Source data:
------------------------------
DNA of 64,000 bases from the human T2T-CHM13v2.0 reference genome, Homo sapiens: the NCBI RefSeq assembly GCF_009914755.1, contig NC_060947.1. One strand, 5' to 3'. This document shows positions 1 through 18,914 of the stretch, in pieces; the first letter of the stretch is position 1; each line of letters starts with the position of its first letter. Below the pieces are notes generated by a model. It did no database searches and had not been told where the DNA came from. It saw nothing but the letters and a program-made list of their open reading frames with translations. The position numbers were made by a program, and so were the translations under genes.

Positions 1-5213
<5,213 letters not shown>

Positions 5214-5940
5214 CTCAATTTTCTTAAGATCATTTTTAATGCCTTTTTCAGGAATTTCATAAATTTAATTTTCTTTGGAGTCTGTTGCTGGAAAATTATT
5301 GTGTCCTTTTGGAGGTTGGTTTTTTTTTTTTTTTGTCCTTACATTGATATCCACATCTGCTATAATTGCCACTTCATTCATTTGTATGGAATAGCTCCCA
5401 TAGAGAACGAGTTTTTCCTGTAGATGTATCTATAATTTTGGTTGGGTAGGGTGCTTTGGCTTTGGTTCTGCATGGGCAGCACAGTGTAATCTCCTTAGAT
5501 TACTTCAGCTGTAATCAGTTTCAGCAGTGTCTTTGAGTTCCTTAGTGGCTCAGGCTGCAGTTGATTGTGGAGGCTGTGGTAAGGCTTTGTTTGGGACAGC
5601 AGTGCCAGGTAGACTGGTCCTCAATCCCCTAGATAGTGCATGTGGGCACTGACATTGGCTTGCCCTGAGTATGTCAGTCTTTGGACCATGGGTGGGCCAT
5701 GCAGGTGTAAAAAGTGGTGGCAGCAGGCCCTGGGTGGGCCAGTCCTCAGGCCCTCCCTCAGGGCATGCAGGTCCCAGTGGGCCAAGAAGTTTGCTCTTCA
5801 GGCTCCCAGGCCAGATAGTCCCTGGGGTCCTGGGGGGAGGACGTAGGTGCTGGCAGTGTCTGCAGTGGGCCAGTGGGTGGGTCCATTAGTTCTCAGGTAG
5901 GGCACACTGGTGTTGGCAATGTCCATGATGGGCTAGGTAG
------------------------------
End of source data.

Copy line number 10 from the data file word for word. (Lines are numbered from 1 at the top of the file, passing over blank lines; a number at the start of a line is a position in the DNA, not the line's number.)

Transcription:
5701 GCAGGTGTAAAAAGTGGTGGCAGCAGGCCCTGGGTGGGCCAGTCCTCAGGCCCTCCCTCAGGGCATGCAGGTCCCAGTGGGCCAAGAAGTTTGCTCTTCA